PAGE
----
Emerson College: More than 100 people were arrested and four police officers injured during an encampment clearing at the Boston liberal arts college, according to the Boston Police Department. President Jay Bernhardt said he recognized and respected "the civic activism and passion that sparked the protest" after dozens of arrests.
Indiana University: At least 33 people were detained on campus Thursday following encampment protests.
George Washington University: DC Metropolitan Police were asked to assist in relocating an “unauthorized protest encampment” on campus, university president Ellen M. Granberg said. The decision came "after multiple instructions made by GWPD to relocate to an alternative demonstration site on campus went unheeded by encampment participants," she said.
University of Southern California: The university canceled its main commencement ceremony next month, citing "new safety measures in place.” Nearly 100 people have been arrested on the campus.
University of California, Los Angeles: A "demonstration with encampments" formed at UCLA on Thursday.
Northeastern University: An encampment formed at Northeastern University in Boston, where dozens of protesters were seen forming a human chain around several tents. 
Other campuses: Since last Thursday, several campuses have been protest sites, including the Massachusetts Institute of Technology, University of Texas at Austin, University of Michigan, University of New Mexico, University of California, Berkeley, Yale University, and Harvard University.

11:34 p.m. ET, April 25, 2024

Protesters at the University of Texas at Austin asked to disperse at 10 p.m.

Protesters at the University of Texas at Austin were asked to leave the campus's South Mall at 10 p.m. local time, university spokesperson Brian Davis told CNN.

No arrests have been made as of 10 p.m., Davis said.

"There is no curfew on campus. Leadership asked that students clear the South Mall at 10 p.m."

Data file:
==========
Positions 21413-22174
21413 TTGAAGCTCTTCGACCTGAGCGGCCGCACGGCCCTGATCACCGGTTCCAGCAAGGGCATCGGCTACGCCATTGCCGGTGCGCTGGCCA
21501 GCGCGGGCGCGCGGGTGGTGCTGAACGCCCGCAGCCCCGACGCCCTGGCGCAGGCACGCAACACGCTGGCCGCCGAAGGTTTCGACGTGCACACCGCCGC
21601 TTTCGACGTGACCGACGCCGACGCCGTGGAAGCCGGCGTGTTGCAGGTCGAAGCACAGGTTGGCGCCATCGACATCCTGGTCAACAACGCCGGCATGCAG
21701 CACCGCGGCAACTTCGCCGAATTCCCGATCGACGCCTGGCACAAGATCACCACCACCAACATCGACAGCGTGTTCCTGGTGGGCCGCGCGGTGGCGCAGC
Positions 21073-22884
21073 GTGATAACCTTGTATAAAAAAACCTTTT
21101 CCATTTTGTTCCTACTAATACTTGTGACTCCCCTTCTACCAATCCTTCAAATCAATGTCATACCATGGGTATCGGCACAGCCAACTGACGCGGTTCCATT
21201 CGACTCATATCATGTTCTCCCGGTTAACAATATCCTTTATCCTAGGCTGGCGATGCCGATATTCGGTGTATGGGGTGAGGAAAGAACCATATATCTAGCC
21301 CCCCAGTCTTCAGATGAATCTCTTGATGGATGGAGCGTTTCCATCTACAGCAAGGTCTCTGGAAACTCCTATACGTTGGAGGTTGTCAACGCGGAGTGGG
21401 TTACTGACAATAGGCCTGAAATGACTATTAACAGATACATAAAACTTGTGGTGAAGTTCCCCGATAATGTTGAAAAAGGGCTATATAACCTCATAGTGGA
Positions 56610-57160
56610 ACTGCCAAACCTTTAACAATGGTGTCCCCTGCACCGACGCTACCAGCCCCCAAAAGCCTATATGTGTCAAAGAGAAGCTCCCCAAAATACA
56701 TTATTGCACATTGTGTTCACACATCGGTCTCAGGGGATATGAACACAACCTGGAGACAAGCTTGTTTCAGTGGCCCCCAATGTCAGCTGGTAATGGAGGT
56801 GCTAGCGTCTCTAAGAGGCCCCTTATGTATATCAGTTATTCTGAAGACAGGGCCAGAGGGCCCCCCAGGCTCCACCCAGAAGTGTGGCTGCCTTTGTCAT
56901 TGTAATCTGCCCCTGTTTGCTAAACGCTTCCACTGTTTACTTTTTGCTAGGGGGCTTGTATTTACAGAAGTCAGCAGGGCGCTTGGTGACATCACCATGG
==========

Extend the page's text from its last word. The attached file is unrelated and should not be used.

Just last night, more than 30 demonstrators were arrested after UT Austin police issued a dispersal at the school.
11:53 p.m. ET, April 25, 2024

Protesters at Ohio State University arrested after refusing to disperse, university says

Protestors wave Palestinian flags and call for Ohio State University to divest investment in businesses linked to Israel at a demonstration outside the Ohio Union on April 25. Cole Behrens/USA Today

Demonstrators at Ohio State University were arrested on Thursday night after refusing to disperse, according to university spokesperson Benjamin Johnson.

Johnson did not know how many arrests were made.

“Well established university rules prohibit camping and overnight events. Demonstrators exercised their first amendment rights for several hours and were then instructed to disperse. Individuals who refused to leave after multiple warnings were arrested and charged with criminal trespass,” he said.
11:23 p.m. ET, April 25, 2024

Columbia University senate is redrafting resolution to admonish school's president, New York Times reports

Columbia University’s faculty senate is expected to vote Friday on a resolution admonishing embattled school president Minouche Shafik over several of her recent decisions, including calling in police to clear a student encampment last week, the New York Times reports.